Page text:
WDD Pattern Altitude

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    Suggestions:
    1) Post as "anonymous" in the medical forum and outline your situation. And/Or contact one of our expert AME's on this site for their thoughts.
    2) You can train in the Skyhawk and with a "normal" CFI almost up to all of your hours for a Sport License. You'll need an LSA for solo hours and check ride.

    As stated above,
    DO NOT OPEN THE MED EXPRESS SYSTEM
    DO NOT PUT YOUR MEDICAL INFORMATION IN THE MED EXPRESS SYSTEM
    DO NOT GO TO AN AME AND PROVIDE HIM/HER WITH YOUR MED EXPRESS NUMBER
     
  23. MarkH

    MarkH Pre-takeoff checklist

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    While I agree with the other posters about getting a consult with an AME, you seem informed about your medical situation, so I will assume you already have.

    I suggest that you go for your sport pilot anyway, here are my reasons (based on what I have learned since getting my PPL.

    1) Just knowing you can fly is way more valuable than most give it credit for, its a huge confidence booster in everyday life.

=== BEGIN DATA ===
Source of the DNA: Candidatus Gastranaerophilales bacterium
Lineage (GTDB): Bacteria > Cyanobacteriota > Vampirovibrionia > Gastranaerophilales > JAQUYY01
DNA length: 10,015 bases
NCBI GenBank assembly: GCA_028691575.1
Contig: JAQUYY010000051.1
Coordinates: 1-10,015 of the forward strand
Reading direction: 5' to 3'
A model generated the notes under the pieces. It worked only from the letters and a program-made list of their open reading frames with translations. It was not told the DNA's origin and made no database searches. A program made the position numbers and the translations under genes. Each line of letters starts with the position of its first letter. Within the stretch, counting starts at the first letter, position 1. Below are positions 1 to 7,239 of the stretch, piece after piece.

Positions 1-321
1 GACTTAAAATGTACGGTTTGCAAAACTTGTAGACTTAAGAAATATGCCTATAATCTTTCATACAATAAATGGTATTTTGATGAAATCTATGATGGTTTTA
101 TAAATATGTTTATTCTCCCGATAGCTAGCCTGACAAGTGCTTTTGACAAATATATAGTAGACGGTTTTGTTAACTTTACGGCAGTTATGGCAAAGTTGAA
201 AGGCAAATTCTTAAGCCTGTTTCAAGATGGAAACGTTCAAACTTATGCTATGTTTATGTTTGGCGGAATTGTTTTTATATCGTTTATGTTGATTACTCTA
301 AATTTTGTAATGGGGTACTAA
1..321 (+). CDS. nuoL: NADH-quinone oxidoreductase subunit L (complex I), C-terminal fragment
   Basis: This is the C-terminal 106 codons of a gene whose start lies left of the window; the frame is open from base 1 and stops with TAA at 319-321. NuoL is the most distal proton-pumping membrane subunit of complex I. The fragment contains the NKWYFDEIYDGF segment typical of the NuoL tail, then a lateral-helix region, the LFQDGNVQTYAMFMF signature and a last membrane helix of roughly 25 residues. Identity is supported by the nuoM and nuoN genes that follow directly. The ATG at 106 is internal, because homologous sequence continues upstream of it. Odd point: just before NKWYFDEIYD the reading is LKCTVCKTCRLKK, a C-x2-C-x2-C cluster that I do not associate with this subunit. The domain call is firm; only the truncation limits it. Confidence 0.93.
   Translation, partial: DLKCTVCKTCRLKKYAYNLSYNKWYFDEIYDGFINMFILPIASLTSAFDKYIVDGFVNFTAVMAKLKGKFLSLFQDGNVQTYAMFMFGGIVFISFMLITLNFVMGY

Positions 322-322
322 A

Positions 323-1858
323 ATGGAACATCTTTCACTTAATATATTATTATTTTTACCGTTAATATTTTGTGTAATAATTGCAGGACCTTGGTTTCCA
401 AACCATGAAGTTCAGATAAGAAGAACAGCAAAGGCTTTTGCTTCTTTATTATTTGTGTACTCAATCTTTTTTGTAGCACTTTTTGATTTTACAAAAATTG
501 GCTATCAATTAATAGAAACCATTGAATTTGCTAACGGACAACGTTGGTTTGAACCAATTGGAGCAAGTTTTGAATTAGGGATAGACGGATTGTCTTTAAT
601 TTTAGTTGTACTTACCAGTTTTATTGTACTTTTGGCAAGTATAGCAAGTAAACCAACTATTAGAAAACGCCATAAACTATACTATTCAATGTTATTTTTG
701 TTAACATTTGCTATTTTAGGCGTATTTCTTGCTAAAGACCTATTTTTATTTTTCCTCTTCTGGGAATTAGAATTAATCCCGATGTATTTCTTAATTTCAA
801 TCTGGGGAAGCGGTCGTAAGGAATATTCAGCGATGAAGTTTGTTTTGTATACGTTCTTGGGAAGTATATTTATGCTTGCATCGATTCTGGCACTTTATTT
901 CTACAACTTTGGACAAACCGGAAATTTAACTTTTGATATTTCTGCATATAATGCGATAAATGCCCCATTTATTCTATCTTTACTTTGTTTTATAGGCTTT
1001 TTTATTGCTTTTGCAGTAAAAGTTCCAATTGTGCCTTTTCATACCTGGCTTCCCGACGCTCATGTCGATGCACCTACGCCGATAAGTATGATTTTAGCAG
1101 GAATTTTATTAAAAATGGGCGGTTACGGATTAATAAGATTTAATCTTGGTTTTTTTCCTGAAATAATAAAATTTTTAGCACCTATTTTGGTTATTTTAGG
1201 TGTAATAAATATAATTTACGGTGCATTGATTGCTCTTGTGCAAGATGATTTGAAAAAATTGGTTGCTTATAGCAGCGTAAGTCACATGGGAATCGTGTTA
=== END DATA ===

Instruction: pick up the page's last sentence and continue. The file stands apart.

2) Once you have your certificate, even if you loose currency, you can get flying again with just a BFR if you suddenly find availibly.
    3) There are way more sport-pilot eligible certificated airplanes than I ever imagined. I chose to purse my PPL because I was worried about availability of LSAs but since I made the decision to get my PPL (from a club that offered a sport pilot eligible Champ), I have looked at a gorgeous Luscombe 8A for $22K, 2 Aeronica Chiefs for under $20K, and I have discussed a rental arrangement/partnership on an Ercoupe 415C (8K buy in 1/3rd for the ownership). All of these planes are sport pilot eligible and the partnership wouldn't consider anyone with less than 100 hours. Pilots have more opportunities to fly planes than student pilots think they will.

    Also, join the EAA chapter at LZU, they are an awesome group of folks and being connected to the aviation community will give you a small idea of the recreational opportunities that exist.
     
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  24. AmeliaGrace

    AmeliaGrace Filing Flight Plan

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    They were all HIMS AMEs who actually do work with the more difficult cases. One in particular was very familiar with the requirements and still didn't think I had a good shot. The problem is it's not just one thing that would require an SI. I have a very complicated medical history with several different issues. They are all resolved, but there's no getting around the past.
     
    Last edited: Aug 15, 2021
  25. AmeliaGrace

    AmeliaGrace Filing Flight Plan